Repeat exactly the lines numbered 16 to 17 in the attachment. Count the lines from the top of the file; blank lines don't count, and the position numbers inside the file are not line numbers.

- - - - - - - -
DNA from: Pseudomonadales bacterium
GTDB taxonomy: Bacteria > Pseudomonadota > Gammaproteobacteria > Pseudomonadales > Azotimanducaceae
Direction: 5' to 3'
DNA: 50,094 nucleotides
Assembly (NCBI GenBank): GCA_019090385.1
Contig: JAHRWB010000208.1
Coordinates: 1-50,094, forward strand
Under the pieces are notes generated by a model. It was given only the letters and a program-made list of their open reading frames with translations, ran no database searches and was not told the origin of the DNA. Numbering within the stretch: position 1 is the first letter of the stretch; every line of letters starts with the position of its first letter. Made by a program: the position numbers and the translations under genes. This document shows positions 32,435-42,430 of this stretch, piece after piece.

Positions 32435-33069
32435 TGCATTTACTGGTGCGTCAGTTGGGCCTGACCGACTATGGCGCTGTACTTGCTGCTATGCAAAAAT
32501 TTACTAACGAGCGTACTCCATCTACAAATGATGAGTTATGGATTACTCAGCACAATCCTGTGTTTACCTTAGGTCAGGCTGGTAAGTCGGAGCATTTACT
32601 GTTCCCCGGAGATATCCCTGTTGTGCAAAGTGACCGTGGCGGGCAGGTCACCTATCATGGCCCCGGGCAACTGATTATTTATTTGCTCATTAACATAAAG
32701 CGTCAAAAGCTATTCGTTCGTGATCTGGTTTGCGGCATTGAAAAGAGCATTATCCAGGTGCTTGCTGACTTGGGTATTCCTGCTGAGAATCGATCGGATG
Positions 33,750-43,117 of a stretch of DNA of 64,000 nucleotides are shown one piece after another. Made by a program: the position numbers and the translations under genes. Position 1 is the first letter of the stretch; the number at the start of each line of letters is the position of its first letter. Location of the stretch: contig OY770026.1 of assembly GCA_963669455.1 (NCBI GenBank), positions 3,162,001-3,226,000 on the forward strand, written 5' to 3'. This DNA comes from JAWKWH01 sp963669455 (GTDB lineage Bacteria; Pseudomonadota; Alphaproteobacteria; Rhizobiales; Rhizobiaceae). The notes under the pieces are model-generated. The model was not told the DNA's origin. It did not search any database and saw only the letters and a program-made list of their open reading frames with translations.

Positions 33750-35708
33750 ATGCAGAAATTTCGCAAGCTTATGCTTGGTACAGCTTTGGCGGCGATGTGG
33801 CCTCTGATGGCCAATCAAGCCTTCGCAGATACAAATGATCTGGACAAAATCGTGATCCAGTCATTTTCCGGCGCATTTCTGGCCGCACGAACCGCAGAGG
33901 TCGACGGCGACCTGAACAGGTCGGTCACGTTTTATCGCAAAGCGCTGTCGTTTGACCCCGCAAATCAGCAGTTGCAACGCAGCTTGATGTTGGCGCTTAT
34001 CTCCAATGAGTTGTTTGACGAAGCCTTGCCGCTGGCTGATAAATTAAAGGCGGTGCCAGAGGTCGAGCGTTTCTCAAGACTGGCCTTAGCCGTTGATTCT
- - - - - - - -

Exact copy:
33750 ATGCAGAAATTTCGCAAGCTTATGCTTGGTACAGCTTTGGCGGCGATGTGG
33801 CCTCTGATGGCCAATCAAGCCTTCGCAGATACAAATGATCTGGACAAAATCGTGATCCAGTCATTTTCCGGCGCATTTCTGGCCGCACGAACCGCAGAGG